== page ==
CellR4 2015; 3 (5): e1673

Pretensioning of anterior tibialis tendons and fan-folded iliotibial bands

Topic: Regenerative Surgery   Category:


Introduction and Background: There are an estimated 200,000 anterior cruciate ligament (ACL) ruptures yearly in the USA. Pretensioning allografts prior to anterior cruciate ligament reconstruction in order to minimize graft laxity is a common, but controversial practice.

The goal of this study is to determine if pretensioning anterior tibialis (ATs) and fan-folded iliotibial bands (FITBs) alters their creep and stress relaxation properties.

Materials and Methods: One of each matched pair of allografts was pretensioned under a load of 67 N (15 lbs) for 15 minutes. Each group (pretensioned and non-pretensioned) was then mounted in the tensile grips of the MTS machine. Creep was performed by loading in load control to 67 N for 30 seconds to mimic the load applied by the surgeon at the time of graft fixation onto the patient’s tibia. Stress relaxation testing was then performed to mimic the behavior of the graft early post-implantation. The grafts were cyclically extended (+1.5 mm) for 10 minutes at 1 Hz.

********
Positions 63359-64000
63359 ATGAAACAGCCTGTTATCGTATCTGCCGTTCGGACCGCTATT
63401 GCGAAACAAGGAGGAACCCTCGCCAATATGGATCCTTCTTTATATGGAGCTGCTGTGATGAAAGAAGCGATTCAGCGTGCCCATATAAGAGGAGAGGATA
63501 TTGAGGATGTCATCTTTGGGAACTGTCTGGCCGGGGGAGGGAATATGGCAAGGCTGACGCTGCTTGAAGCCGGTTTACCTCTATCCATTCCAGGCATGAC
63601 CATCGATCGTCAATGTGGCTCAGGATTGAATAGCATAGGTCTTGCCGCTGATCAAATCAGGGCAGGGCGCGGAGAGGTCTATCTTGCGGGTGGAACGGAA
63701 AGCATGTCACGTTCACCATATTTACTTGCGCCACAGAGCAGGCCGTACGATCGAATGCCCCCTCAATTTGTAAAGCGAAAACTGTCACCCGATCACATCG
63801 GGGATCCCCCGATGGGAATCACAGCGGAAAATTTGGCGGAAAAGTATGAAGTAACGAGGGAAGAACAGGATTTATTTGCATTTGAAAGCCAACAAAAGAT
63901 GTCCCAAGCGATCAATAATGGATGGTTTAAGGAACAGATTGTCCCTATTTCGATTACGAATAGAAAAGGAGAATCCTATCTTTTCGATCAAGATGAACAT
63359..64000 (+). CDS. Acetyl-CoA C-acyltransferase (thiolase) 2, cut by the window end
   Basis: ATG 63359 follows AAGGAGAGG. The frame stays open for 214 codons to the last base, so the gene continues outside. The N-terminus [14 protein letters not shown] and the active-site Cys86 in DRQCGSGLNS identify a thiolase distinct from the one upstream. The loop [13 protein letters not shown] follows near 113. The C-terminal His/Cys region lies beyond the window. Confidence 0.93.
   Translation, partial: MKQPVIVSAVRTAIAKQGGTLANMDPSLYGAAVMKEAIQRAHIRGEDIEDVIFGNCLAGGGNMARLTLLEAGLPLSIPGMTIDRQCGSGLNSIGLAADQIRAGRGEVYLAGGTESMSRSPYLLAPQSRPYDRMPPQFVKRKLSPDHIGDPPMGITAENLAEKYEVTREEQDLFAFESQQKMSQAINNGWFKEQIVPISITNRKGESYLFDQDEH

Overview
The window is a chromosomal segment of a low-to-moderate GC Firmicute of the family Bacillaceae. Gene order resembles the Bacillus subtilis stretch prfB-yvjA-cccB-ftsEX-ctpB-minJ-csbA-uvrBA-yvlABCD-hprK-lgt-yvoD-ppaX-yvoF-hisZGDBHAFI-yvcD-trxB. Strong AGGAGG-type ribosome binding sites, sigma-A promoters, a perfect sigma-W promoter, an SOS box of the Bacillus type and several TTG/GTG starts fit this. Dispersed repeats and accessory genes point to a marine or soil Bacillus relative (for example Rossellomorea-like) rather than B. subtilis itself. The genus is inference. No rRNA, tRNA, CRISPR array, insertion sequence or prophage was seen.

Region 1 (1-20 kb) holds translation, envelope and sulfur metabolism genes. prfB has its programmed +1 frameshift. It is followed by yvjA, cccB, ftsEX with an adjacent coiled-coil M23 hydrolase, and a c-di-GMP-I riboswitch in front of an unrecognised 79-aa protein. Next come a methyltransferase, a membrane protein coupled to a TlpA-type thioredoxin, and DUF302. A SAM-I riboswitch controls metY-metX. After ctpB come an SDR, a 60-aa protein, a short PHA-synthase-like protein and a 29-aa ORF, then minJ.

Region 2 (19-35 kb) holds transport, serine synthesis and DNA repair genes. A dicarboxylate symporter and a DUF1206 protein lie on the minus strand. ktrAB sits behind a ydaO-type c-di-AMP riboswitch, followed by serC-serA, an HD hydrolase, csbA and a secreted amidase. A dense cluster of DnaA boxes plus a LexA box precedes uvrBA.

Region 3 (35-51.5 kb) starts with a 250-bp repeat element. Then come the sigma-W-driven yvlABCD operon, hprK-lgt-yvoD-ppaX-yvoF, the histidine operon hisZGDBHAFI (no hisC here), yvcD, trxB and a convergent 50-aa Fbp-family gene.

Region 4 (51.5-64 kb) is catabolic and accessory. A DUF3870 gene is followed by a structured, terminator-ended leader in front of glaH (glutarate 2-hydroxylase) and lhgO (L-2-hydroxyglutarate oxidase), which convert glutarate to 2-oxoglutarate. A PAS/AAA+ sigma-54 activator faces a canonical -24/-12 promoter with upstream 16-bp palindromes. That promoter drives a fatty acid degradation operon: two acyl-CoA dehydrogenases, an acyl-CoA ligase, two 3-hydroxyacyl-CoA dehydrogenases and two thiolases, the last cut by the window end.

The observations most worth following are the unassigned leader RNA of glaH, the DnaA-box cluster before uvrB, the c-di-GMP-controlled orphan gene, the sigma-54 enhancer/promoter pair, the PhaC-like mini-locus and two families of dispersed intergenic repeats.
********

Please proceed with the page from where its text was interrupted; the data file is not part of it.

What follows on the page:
Results: We observed that pretensioned FITBs crept more than their non-pretensioned counterparts (3.5 mm additional creep, p =0.02). The increase in creep observed after pretensioning was not significant for the ATs. Pretensioned and non-pretensioned allografts, either ATs or FITBs, did not exhibit any significant difference during the stress relaxation test, which was designed to mimic the post-implantation graft behavior.

Discussion and Conclusions: Under these study parameters, pretensioning of ATs and FITBs appeared to have no obvious mechanical advantage, thereby questioning the utility of the clinical practice. Additional research will be needed to refine these findings as well as to understand the molecular basis for the observed graft behavior after pretensioning.

To cite this article

Pretensioning of anterior tibialis tendons and fan-folded iliotibial bands

CellR4 2015; 3 (5): e1673

Publication History

Published online: 29 Sep 2015